Next: 6 Even More Object-Oriented Up: Introduction to Object-Oriented Programming Previous: 4 Object-Oriented Concepts

Subsections

5 More Object-Oriented Concepts

Peter Müller
pmueller@uu-gna.mit.edu

Whereas the previous lecture introduces the fundamental concepts of object-oriented programming, this lecture presents more details about the object-oriented idea. This section is mainly adopted from [2].

5.1 Relationships

In exercise 3.6.5 you already investigate relationships between abstract data types and instances and describe them in your own words. Let's go in more detail here.

A-Kind-Of relationship

Consider you have to write a drawing program. This program would allow drawing of various objects such as points, circles, rectangles, triangles and many more. For each object you provide a class definition. For example, the point class just defines a point by its coordinates:

  class Point {
attributes:
int x, y

methods:
setX(int newX)
getX()
setY(int newY)
getY()
}


You continue defining classes of your drawing program with a class to describe circles. A circle defines a center point and a radius:

  class Circle {
attributes:
int x, y,

methods:
setX(int newX)
getX()
setY(int newY)
getY()
}


Comparing both class definitions we can observe the following:

• Both classes have two data elements x and y. In the class Point these elements describe the position of the point, in the case of class Circle they describe the circle's center. Thus, x and y have the same meaning in both classes: They describe the position of their associated object by defining a point.
• Both classes offer the same set of methods to get and set the value of the two data elements x and y.
• Class Circle adds'' a new data element radius and corresponding access methods.

Knowing the properties of class Point we can describe a circle as a point plus a radius and methods to access it. Thus, a circle is a-kind-of'' point. However, a circle is somewhat more specialized''. We illustrate this graphically as shown in Figure 5.1.

In this and the following figures, classes are drawn using rectangles. Their name always starts with an uppercase letter. The arrowed line indicates the direction of the relation, hence, it is to be read as Circle is a-kind-of Point.''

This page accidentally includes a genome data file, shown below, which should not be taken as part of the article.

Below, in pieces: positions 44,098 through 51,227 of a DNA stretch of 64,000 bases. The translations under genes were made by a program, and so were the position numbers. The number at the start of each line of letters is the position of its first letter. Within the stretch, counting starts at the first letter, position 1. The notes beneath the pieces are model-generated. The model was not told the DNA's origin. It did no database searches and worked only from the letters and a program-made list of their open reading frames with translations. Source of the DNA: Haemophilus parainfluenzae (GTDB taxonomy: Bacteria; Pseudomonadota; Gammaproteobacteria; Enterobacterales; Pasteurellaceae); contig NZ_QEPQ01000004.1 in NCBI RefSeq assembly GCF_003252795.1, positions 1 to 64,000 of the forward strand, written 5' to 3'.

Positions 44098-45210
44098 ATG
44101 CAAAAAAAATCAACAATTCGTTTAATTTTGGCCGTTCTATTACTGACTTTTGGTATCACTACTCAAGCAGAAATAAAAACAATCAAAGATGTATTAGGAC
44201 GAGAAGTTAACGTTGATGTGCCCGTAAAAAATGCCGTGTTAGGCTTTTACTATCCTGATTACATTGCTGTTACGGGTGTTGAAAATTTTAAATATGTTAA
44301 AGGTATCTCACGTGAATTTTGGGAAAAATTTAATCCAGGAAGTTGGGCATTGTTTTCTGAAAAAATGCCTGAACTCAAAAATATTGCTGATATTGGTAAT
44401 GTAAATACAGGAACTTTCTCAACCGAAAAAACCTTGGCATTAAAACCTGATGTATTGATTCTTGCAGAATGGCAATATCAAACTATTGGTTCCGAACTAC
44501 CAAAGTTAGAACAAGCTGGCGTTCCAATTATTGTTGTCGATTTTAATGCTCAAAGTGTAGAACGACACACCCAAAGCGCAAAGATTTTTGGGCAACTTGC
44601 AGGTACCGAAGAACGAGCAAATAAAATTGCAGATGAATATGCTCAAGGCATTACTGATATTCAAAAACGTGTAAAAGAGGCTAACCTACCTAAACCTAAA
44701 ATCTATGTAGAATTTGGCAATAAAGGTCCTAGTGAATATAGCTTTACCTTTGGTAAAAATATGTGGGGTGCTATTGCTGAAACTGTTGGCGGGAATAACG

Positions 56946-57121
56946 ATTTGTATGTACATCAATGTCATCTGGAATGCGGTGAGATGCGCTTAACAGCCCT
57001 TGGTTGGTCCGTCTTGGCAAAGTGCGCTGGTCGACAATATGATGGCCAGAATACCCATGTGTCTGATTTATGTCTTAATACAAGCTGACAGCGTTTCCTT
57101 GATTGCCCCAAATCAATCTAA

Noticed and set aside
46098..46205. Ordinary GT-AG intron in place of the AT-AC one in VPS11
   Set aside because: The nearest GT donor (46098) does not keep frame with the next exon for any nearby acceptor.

Is-A relationship

The previous relationship is used at the class level to describe relationships between two similar classes. If we create objects of two such classes we refer to their relationship as an is-a'' relationship.

Since the class Circle is a kind of class Point, an instance of Circle, say acircle, is a point. Consequently, each circle behaves like a point. For example, you can move points in x direction by altering the value of x. Similarly, you move circles in this direction by altering their x value.

Figure 5.2 illustrates this relationship. In this and the following figures, objects are drawn using rectangles with round corners. Their name only consists of lowercase letters.

Part-Of relationship

You sometimes need to be able to build objects by combining them out of others. You already know this from procedural programming, where you have the structure or record construct to put data of various types together.

Let's come back to our drawing program. You already have created several classes for the available figures. Now you decide that you want to have a special figure which represents your own logo which consists of a circle and a triangle. (Let's assume, that you already have defined a class Triangle.) Thus, your logo consists of two parts or the circle and triangle are part-of your logo:

  class Logo {
attributes:
Circle circle
Triangle triangle

methods:
set(Point where)
}


We illustrate this in Figure 5.3.

Has-A relationship

This relationship is just the inverse version of the part-of relationship. Therefore we can easily add this relationship to the part-of illustration by adding arrows in the other direction (Figure 5.4).

5.2 Inheritance

With inheritance we are able to make use of the a-kind-of and is-a relationship. As described there, classes which are a-kind-of another class share properties of the latter. In our point and circle example, we can define a circle which inherits from point:

  class Circle inherits from Point {
attributes:

methods:
}


Class Circle inherits all data elements and methods from point. There is no need to define them twice: We just use already existing and well-known data and method definitions.

On the object level we are now able to use a circle just as we would use a point, because a circle is-a point. For example, we can define a circle object and set its center point coordinates:

  Circle acircle
acircle.setX(1)        /* Inherited from Point */
acircle.setY(2)


Is-a'' also implies, that we can use a circle everywhere where a point is expected. For example, you can write a function or method, say move(), which should move a point in x direction: